A guide to good dental health
How to protect your teeth and develop healthy dental habits
Good dental hygiene habits and a sensible, balanced diet are key to maintaining a healthy smile. Coca-Cola provides information on all our products to ensure you can make informed choices about our drinks.
As part of our commitment to active, healthy lifestyles for our employees and consumers, Coca-Cola keeps abreast of the latest information and advice from healthcare professionals.
A family guide to good dental health
Foods, drinks and dental health
Any food or drink that contains fermentable carbohydrates (sugars and starches), including calorific sparkling drinks, can play a role in the development of tooth decay (caries and cavities). Also, any food or drink that is acidic has the potential to play a role in enamel erosion. Through good dental hygiene and other health practices, you can help reduce the risk of tooth decay and erosion.
Tooth decay (caries) develops as carbohydrates, sugars and starches are fermented by bacteria on the teeth. This produces acids which break down or 'demineralise' the enamel on the teeth. Time is an important factor in the development of tooth decay; the less time oral bacteria is exposed to sugars and some starches, the less likely it is that acid will be produced by the bacteria causing tooth decay. Sparkling drinks naturally leave the mouth quickly after they are swallowed, which helps reduce the time of exposure.
Dental erosion is the irreversible loss of dental hard tissue due to persistent exposure to acids. Although many sparkling drinks are acidic in nature, their effect on tooth enamel is similar to that of many fruit juices, including orange juice, apple juice and grape juice. Saliva helps buffer the acids, helping to reduce the effect on tooth enamel. It also contains calcium, phosphorus and fluoride, which can help to replace minerals lost from the tooth enamel.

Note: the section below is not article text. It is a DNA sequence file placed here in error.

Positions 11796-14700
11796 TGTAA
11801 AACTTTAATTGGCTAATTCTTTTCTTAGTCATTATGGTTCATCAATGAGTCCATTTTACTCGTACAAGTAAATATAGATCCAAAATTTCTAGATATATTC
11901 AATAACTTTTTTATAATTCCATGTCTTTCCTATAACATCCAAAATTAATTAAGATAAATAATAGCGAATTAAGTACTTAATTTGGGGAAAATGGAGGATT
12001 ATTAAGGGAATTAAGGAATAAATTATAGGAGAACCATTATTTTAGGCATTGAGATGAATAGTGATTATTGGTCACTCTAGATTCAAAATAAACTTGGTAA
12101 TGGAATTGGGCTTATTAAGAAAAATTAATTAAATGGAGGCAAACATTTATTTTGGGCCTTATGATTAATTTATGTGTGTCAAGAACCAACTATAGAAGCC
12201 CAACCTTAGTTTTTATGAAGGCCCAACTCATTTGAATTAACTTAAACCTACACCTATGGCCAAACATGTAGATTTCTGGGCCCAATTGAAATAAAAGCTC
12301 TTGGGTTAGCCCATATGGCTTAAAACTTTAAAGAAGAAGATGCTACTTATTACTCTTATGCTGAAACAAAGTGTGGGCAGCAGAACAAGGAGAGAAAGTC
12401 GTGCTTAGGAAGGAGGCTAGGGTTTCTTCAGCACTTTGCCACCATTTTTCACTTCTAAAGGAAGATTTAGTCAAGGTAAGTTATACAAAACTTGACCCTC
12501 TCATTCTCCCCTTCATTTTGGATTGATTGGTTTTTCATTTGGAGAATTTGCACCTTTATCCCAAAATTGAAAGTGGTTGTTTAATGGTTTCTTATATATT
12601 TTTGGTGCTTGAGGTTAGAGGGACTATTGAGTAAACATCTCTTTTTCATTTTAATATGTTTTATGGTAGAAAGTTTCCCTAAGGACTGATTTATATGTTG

High fluoride toothpaste
Ensure your family uses a high fluoride toothpaste. There's a labelling system that shows the strength of the fluoride in the paste you're buying. Look for the label 'active substances' and check for levels of 1,000-1,500ppm fluoride on the packet.
The right amount of toothpaste
Adults require different amounts of toothpaste to children. A good way to judge the right amount for children is the 'fingernail method'. Use an amount equal in size to your child's fingernail. That's an adequate dose of fluoride paste for your child to brush with.
Twice a day
Build a good dental health routine. Schedule regular visits to the dentist, the frequency of which depend on the condition of your mouth, teeth and gums, and build a daily routine that includes brushing your teeth twice daily with a fluoride toothpaste - last thing at night, then on one other occasion. Spit after brushing but don't rinse - to keep the fluoride in. Clean between your teeth with dental floss or inter-dental brushes.